"Animal Practice": Dr. Dolittle, you smug cad!

NBC's new sitcom has lots of cute animals. Shame about the sour humans

By Willa Paskin
Published August 13, 2012 1:44PM (EDT)

“Animal Practice,” the second of NBC’s new comedies to get a preview after the Olympics, aired last night at a pre-ordained time, thus pre-empting part of The Who’s closing ceremony performance. The Spice Girls, supermodels strutting and Russell Brand singing The Beatles are all tough acts for a sitcom pilot to follow — it’s not easy reaching such a high level of intentional-accidental humor and pathos — but anger, even if it's just about the interruption of a set by The Who, is a pretty solid state of mind to begin watching “Animal Practice” with. Not because the show is infuriating (or not because the show is more infuriating than most pilots), but because it has a biting, sour streak. It's a show about Dr. Doolittle if Dr. Doolittle were a smug cad. Watching this show in a heart-warmed, universe-loving, Olympic state of mind would have been the wrong way to begin. Mildly incensed is about right.

“Animal Practice” stars Justin Kirk as the unsexily named George Coleman, a veterinarian who loves animals and sex and doesn’t much go in for people. “My system may not be perfect, but I save a lot of animals and meet a lot of girls,” George tells his ex-girlfriend and new boss Dorothy (Joanna Garcia), before reconsidering: “My system is perfect!” As an actor, Kirk (“Weeds,” HBO’s “Angels in America,” “Modern Family”) has a spikey, sardonic, intense vibe. His characters usually have a bad attitude: They’re the guys who say the really mean, really accurate, really funny thing behind your back, and who can't stop themselves from doing so. Turning it off or dialing it down is the one thing they can’t do. His Coleman is another such type, an emotionally cool know-it-all who pretends not to care but, of course, cares too much, regularly getting aggravated by his fellow humans and giving his expressive eyebrows a serious work out.

Coleman works at an animal hospital staffed by a bunch of sitcom-ready misfits who alternately live in fear of him, take part in outlandish animal activities with him and seek out his advice. (His advice is usually based on animal behavior, a gimmick previously showcased in, among other places, an Ashley Judd rom-com.) In last night’s episode, they were joined by Dorothy, George’s new taskmaster and past (and presumably future) love interest, a person who wants to bring organization and a no-people-hating ethos to the animal hospital.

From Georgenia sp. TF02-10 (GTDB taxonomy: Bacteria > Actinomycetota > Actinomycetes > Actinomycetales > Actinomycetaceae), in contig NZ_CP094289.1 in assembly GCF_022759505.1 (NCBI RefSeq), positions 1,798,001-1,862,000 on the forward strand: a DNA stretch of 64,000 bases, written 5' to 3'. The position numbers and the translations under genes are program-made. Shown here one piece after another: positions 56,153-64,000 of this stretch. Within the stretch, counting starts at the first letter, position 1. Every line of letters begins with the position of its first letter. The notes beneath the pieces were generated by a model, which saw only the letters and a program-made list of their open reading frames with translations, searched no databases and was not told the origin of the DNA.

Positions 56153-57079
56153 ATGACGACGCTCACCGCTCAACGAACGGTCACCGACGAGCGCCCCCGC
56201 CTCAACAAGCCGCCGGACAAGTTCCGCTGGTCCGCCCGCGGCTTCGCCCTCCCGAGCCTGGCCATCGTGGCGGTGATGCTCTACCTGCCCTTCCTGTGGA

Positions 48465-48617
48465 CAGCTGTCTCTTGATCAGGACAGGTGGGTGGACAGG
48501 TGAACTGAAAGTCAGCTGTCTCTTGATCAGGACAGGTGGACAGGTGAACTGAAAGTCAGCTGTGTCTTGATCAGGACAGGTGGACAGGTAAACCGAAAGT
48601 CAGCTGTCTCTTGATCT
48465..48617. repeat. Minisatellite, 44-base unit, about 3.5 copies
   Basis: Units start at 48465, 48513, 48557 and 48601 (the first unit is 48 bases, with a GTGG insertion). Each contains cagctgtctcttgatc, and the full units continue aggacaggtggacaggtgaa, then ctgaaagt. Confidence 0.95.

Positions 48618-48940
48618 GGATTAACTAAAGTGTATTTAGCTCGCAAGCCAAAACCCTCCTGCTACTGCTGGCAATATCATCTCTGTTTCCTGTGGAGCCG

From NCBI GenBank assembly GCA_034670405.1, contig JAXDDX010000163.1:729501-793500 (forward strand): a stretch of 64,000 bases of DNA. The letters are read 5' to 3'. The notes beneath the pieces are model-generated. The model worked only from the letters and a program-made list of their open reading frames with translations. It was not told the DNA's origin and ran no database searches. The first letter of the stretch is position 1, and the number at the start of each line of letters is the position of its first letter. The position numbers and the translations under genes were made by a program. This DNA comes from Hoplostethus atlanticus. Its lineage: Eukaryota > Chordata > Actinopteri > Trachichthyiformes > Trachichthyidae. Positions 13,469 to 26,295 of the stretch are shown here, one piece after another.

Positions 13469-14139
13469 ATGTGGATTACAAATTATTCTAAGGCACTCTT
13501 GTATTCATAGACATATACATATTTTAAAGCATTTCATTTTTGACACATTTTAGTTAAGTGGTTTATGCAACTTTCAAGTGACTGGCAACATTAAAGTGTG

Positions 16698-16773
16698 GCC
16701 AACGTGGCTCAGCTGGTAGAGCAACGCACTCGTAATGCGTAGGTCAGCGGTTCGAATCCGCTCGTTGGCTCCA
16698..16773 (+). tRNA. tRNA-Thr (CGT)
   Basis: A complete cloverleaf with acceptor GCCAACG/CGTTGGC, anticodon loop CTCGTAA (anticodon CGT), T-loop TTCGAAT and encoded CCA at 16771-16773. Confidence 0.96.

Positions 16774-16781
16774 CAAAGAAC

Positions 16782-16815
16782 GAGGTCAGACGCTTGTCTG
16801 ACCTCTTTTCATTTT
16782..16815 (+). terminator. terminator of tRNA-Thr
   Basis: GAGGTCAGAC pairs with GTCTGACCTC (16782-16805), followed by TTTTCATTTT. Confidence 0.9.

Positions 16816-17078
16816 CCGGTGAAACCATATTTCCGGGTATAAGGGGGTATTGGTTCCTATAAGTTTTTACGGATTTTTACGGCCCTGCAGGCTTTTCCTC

The role of Dorothy was recast with Joanna Garcia after the pilot was shot. I’m a huge fan of hers, and have been since the too-short-lived CW show "Privileged" (which I recommend!), but she seems to have less chemistry with Kirk than did the original actress. While that can't be intentional, there is a an upside: George and Dorothy are given a pretty serious will-they-won’t-they set up, complete with one of the supporting cast members sassing them -- “Am I the only one who can sense the sexy tension?” (Though from where I was sitting, it didn’t seem like they had much "sexy tension.") In the first version of the pilot, Dorothy had a fiancé, a hurdle helpfully removed by last night’s episode. But with Kirk and Garcia’s reduced chemistry, stringing their relationship along for the entire first season won’t be as annoying and implausible as it would have been if their rapport was explosive.

Given time, that connection will probably improve, just as Coleman’s aggressive “I'm a jerk but not deep down!” vibe will mellow. And there were a couple of promising moments in the pilot: a “Cats” joke (More Mr. Mephistopheles punchlines, please), the way the animal hospital is filmed like it’s County General from "ER", a charismatic supporting cast of oddballs who avoided any totally dud line readings, and -- of course -- that monkey. If the show pulls back on the sour humans a bit and keeps it up with the cute animals, it might have something.

Willa Paskin

Willa Paskin is Salon's staff TV writer.

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